Theta DS Pre D/A preamplifier

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[adapted from Lewis Lipnick’s March 1989 Stereophile review]

Theta DS Pre D/A Preamplifier: digital signal processor/preamplifier.

Dimensions: 19” W x 15” D x 3.75” H. Weight: 29 lbs.

Price: $4000 ($3200 without control center).

Approximate number of dealers: 40.

Manufacturer: Theta Digital Corporation, 6360 Van Nuys Blvd., Suite 5, Van Nuys, CA 91401

above: Theta Digital DS Pre basic (top) and a Theta Data basic transport (bottom).

When I first set foot in the McCormick Hotel at the 1988 Summer CES, a lot of the hot gossip appeared to be centered around Theta Digital’s DS Pre. Even people I ran into who had previously shown their distaste for anything digital were foaming at the mouth about how musical and “analog”-sounding this product was. It is not, of course, possible to really judge any thing at a CES. But my initial two encounters with the DS Pre at the show confirmed the general consensus: this product is something special, and may well be considered a mile stone in the further refinement of digital audio reproduction. I know the skeptics in the reading audience are probably thinking about turning to another review, reaffirming their automatic bias against anything non-analog. And I readily admit that I have been one of the enemy, since I actually use CDs as source material in my earlier reviews. Horrors. But before you damn the DS Pre, yours truly, and digital audio in general, I suggest you read the following review, and take a listen to a product that just might make you think twice.

Technical highlights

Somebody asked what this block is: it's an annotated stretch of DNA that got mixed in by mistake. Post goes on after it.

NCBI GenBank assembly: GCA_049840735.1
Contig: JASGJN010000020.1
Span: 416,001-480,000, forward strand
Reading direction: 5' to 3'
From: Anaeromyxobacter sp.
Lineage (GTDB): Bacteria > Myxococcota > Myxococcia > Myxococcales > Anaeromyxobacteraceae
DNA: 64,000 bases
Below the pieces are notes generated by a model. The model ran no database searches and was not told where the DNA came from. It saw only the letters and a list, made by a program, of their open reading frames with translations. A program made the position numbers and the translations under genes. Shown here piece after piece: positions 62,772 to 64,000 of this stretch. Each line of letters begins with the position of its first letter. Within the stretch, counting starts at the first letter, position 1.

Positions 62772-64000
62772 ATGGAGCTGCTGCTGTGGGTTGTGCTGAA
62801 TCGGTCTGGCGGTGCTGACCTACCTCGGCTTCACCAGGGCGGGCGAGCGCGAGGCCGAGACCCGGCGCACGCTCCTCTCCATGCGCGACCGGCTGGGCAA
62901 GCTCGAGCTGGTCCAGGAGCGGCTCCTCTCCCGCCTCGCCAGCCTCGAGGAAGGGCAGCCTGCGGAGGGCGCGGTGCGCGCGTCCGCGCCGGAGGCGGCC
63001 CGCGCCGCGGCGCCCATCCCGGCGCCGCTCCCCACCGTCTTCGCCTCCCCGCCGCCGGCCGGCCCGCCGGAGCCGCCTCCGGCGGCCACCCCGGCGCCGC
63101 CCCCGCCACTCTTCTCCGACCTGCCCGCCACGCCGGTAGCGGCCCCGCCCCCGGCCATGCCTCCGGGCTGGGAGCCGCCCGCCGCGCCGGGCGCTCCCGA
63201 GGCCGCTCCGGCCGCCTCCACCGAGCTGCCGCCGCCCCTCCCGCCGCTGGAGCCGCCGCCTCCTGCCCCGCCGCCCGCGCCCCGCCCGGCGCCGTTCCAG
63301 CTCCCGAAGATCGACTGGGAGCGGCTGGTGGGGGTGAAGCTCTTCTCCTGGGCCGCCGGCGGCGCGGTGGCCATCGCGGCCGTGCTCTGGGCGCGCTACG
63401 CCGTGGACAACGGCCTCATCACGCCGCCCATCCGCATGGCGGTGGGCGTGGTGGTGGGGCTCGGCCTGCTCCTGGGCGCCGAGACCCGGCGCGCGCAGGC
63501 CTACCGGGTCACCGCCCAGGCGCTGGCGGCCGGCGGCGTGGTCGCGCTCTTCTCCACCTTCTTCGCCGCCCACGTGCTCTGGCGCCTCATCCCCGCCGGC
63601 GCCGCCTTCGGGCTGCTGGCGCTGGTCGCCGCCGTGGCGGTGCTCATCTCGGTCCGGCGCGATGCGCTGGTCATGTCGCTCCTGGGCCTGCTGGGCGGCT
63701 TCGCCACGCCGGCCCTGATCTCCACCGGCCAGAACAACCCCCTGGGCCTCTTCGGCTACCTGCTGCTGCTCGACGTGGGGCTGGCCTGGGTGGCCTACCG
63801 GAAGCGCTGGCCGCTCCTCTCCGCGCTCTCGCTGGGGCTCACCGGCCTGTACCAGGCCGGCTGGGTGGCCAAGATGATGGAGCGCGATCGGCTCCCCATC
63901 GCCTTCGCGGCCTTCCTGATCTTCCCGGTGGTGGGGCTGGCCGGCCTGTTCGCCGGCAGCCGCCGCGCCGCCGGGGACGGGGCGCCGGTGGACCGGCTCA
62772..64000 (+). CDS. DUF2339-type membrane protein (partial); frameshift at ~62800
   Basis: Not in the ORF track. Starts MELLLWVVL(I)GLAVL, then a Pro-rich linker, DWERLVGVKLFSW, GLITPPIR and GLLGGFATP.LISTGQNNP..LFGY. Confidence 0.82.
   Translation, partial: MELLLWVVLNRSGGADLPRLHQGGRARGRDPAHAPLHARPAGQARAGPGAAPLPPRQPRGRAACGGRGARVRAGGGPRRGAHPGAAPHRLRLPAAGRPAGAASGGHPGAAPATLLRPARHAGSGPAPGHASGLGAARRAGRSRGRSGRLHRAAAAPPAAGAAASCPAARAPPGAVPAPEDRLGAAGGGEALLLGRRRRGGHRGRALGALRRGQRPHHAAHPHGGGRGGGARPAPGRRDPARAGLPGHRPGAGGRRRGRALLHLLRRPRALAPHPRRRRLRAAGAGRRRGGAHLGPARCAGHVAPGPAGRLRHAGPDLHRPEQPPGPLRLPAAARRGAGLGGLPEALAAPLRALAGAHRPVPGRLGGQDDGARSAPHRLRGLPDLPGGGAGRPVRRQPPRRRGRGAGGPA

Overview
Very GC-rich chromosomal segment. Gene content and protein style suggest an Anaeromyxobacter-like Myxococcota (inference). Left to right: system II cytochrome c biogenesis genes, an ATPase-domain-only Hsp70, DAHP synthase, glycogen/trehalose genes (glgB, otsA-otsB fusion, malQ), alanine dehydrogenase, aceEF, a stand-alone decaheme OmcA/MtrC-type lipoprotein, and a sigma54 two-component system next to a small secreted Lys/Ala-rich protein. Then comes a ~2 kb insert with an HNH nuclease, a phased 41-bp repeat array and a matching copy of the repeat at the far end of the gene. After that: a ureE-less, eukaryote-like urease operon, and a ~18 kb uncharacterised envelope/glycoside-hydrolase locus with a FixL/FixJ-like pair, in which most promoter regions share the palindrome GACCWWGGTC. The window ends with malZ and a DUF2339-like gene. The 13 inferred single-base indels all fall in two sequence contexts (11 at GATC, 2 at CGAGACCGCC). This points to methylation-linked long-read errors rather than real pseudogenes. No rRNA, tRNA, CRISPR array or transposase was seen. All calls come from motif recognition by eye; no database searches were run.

The DS Pre is a signal-processing control unit for all digital audio components having a standard serial digital output, including CD, DAT, Digital Laser Video, et al. It can be used as a line-level preamp (no phono section is included), or in conjunction with an existing pre amp, its active volume and balance controls capable of being bypassed. There are two inputs for digital source material, as well as one digital tape monitor circuit access located on the rear panel, served by standard RCA jacks (this product is electronically, not optically, coupled with source material). A novel “thru-put” analog input allows addition of an upstream preamp, or any other line-level source (tape, tuner, etc.). Analog output (fixed or variable) is also fed through standard female RCA jacks. The front panel has eight toggle switches similar to those used by Audio Re search: four serve the digital domain (input selector, tape monitor, channel reverse, absolute phase reverse), and four control power, mute function, upstream thru-put signal bypass, and fixed or variable volume. There’s a large volume control on the far right of the faceplate adjacent to the left- and right-channel balance trim pots. There are also two red indicator lamps placed in line with the front switch array: one for power, the other to confirm digital source connection. The review unit in my listening room is entirely finished in black, except for the gold-plated Theta logo located on the front left of the faceplate.